Tips and unique methods for naming characters.
Many people talk about how they struggle naming characters and how difficult it is.
Honestly, it’s my favorite part.
If you’ve read any of my writing, you probably noticed I love using unique names. I’ve tried to tone that down, but it pains me to just use something on the “most common names” list. If I have the opportunity to go crazy, I will.
Here are the resources I turn to for naming characters.
Behind The Name is a website I use often. Not all names are on there, but it has a hefty variety. And it’s not so much a “baby name” website as a “name meaning” website, so your friends are less likely to freak out if you leave the page open.
We’ve all been there.
They also give you the meanings, pronunciations, different spellings, origin, and so on. Very informative. There are definitely times I pick a name solely for the meaning.
Last names are hard. Luckily, Behind The Name has a site expansion called Behind the Surname which is equally as helpful. But that’s not usually where I get last names.
I think now is a good time for me to mention that I have a hard time using a name if I know someone with that name, including last names. First of all, I’ll be thinking about that person every time I write (which is distracting). Secondly, I don’t want any ideas floating around that I’m writing about said person.
If I’m writing about you, it’s not going to be that obvious. (Suddenly, I can sense all my friends and family thinking, “what if that one character she wrote really WAS me?” Guess you’ll never know, friends. Muahaha.)
My favorite way to find last names is, oddly enough, famous people. But not so famous you’d immediately recognize the name. I like to listen to the football players list off their names at the beginnings of games. Obviously, I’m not going to pick Manning or Brady, but there are some good ones.
Making a Name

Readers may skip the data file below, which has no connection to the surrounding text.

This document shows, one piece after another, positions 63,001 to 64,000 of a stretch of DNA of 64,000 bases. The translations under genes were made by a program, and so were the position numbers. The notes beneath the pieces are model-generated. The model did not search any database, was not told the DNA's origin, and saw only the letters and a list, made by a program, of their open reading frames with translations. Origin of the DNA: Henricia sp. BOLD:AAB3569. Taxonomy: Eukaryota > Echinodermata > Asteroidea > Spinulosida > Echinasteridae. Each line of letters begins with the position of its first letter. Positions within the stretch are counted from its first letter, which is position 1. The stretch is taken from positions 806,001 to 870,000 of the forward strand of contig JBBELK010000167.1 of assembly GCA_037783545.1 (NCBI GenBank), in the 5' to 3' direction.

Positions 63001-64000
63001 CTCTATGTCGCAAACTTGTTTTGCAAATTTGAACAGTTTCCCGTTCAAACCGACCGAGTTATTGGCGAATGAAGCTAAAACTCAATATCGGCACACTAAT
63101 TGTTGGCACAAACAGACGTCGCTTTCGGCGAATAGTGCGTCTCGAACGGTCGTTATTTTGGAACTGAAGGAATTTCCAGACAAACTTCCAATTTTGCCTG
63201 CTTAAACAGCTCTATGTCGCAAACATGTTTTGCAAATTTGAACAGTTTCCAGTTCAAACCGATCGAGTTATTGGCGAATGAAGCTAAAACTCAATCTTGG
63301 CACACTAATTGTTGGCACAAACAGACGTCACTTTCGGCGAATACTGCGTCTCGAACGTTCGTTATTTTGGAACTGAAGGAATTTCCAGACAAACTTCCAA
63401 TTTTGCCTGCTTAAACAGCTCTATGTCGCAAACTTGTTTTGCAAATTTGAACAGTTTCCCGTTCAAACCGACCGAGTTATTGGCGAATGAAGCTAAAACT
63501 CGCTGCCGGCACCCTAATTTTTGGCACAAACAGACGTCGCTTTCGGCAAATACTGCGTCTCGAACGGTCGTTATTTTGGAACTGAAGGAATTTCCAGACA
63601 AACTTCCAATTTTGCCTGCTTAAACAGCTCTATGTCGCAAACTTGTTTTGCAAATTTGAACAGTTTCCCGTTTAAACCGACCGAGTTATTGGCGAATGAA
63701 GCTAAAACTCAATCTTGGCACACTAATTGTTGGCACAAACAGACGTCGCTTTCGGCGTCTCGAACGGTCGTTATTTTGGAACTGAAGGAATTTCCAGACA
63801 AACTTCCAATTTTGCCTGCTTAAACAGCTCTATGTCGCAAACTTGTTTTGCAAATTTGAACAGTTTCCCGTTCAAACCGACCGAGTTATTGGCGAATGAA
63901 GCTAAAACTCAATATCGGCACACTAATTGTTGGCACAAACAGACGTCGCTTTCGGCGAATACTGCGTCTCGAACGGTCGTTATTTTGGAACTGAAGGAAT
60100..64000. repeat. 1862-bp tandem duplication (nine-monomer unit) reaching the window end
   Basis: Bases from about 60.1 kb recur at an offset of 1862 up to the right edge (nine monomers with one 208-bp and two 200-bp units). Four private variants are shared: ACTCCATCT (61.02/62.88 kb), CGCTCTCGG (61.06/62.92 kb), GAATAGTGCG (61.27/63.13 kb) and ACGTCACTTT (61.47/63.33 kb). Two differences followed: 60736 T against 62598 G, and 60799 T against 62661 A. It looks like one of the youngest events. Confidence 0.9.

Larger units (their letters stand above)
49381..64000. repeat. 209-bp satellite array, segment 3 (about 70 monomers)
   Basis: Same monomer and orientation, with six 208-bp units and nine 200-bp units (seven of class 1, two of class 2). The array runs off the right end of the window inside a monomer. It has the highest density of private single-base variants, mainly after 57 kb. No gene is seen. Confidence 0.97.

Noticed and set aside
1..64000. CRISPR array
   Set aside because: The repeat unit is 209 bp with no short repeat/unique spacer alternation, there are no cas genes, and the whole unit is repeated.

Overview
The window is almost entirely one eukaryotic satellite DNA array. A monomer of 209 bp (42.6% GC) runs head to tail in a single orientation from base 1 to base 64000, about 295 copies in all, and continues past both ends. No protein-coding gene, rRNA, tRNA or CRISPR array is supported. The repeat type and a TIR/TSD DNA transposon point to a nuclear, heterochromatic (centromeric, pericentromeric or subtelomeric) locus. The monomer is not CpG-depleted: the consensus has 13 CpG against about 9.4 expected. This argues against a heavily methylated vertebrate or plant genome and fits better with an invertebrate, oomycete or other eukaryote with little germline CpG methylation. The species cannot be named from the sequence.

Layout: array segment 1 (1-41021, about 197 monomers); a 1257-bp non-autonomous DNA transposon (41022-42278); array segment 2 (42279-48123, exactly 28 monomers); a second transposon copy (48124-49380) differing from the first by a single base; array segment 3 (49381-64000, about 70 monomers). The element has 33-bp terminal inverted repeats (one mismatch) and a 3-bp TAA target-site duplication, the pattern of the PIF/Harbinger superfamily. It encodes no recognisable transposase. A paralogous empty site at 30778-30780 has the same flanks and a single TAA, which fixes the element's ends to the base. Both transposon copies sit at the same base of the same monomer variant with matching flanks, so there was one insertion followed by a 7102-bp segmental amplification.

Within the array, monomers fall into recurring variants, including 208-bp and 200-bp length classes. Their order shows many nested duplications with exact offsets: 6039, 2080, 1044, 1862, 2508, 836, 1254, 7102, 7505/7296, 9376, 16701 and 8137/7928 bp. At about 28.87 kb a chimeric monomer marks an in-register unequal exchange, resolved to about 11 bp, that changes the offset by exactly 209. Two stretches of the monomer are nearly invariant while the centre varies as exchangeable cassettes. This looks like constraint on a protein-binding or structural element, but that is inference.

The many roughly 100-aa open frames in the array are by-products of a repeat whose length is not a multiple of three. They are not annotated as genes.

Sometimes, I just pick a name I like that I think fits the character. Other times I will go more in depth and find a name where the meaning is relevant to the character. And on special occasions, I’ve even made up names.
The Avela Trilogy is a prime example of my name concoctions. While some of the dragons have names taken from mythology, a movie character, a real life star in space, and words mushed together, most of them have purely made up names.
Stellast, Pyrin, and Luminox. I landed on those names for the three main dragons and wouldn’t change them for the world. They just…fit. Go Read The Books and meet them!
How do I do it? My biggest secret weapon is…a table of scientific suffixes and prefixes!
You think I’m joking. :]
…I’m serious. Look.
You definitely thought I was joking, didn’t you?
(I did not make them. Looking up the website, it doesn’t seem to exist anymore. I found a PDF to print clean copies since mine are all marked up, but nowhere to point you to give credit.)
When I started writing way back in junior high, I came up with the names of the dragons with these two sheets. Some have relevance to their elements. Some I just thought sounded pretty. I always made sure to look them up just in case I accidentally found an inappropriate word. I still have these sheets and still use them.
It’s so fun.
Growing into a Name
Once the character has a name, they seem to come to life. They either grow into it, or you can tell it just doesn’t fit. Sometimes I’ll place a name on a character while writing a scene, and every time it pops up, I stare at it in dislike.
The nice part? I’m the author and can change it.
Other times, I’ll just throw a name I’m not sure about on a character, and as I’m writing, they grow into it so much I can’t bear to change it.
Wanna know a secret?
Of course you do.
Flight is one of those names. You may recognize her as the main protagonist in the Avela Trilogy. I wasn’t sure about what I wanted her name to be, so I used that name in the meantime. Halfway in, it just felt wrong to change it.
This is where the fun begins. Besides making up names, themed names, in my opinion, are the most fun to play around with.
What I mean by themed names: groups of names that have something in common. Say you have a new colony of dragons who only go by weather names.
Thunder, Zephyr, Sunny, Blizzard, etc. You have a whole range of names you can pick from. Some can even get pretty fancy.
Final thoughts about character names. Have fun with it! It shouldn’t be the hardest part or the most boring. It’s exciting. It’s the name of someone you’ll be spending a lot of time with.
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